01 – The Big Idea: Profits because of impact
Dear Katapult followers, investors and entrepreneurs – welcome to a short article series on why we do what we do.
A little over 7 years ago, I was presented with a compelling idea: investing into solving the world’s biggests problems like food scarcity, fossil-based energy, or social inequality will offer the world’s biggest business opportunities.
At the time I was a relatively fresh MBA, coming out of a decade in the consultancy space, and launching some of my own ventures. Historically, MBAs were introduced to the academic community to do one thing: spawn cohorts of new managers that would drive profit and financial gain. Indeed the purpose of a company, we were told, is to maximize shareholder value. Corporate finance, performance management, foreign direct investment, global marketing, accounting, business management – these were the kinds of subjects I was taking and none of them, absolutely none, were addressing social or environmental impact. Sure, there were words thrown around like “triple bottom line” and ESG but the meaning behind those terms were “clear as mud” as one of my professors used to put it.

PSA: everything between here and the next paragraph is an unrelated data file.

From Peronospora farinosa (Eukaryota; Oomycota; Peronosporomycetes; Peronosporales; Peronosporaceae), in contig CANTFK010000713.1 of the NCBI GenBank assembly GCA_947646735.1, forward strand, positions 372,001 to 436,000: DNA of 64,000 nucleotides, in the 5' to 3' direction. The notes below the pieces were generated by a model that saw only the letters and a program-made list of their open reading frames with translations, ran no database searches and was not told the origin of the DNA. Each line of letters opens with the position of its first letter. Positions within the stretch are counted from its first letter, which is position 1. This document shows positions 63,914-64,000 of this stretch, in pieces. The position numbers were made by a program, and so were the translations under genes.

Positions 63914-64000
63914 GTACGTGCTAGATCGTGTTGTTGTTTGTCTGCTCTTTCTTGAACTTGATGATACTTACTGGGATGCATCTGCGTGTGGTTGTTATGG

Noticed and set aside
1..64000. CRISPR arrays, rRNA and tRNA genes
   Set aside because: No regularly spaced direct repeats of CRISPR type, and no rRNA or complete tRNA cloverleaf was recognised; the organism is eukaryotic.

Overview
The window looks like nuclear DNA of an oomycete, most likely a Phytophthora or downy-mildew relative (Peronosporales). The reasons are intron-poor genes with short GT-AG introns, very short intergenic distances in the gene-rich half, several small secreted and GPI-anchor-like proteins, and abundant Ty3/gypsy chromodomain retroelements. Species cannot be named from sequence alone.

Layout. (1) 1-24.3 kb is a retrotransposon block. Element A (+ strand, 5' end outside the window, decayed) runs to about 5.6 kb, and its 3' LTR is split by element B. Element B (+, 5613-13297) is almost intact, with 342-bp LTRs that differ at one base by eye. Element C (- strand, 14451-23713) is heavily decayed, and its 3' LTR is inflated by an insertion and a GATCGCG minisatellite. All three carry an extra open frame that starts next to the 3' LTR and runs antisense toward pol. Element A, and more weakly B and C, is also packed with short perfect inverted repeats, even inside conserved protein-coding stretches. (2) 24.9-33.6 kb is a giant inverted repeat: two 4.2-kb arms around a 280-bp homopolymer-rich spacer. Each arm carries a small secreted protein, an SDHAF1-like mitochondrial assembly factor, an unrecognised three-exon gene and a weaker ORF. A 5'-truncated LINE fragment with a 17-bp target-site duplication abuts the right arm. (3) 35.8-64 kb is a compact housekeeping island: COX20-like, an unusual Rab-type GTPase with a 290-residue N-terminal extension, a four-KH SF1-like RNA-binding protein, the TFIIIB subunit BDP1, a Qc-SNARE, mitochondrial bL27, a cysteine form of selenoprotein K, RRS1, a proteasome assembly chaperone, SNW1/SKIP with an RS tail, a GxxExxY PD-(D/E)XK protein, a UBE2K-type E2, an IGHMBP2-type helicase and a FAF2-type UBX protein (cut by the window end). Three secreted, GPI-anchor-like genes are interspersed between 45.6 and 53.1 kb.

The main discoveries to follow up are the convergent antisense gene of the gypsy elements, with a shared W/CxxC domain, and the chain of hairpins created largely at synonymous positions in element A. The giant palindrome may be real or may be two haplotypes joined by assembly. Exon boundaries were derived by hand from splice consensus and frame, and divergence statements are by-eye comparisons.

Fast-forward to 2022 and the narrative has shifted. Fueled by a brutal war in Ukraine, unrelenting climate-records, and a global food shortage – people, governments and corporations are starting to grasp the obvious. Not only are we morally obligated to fix the collateral damage after 150 years of industrialization, but doing so can lead to exceptional returns.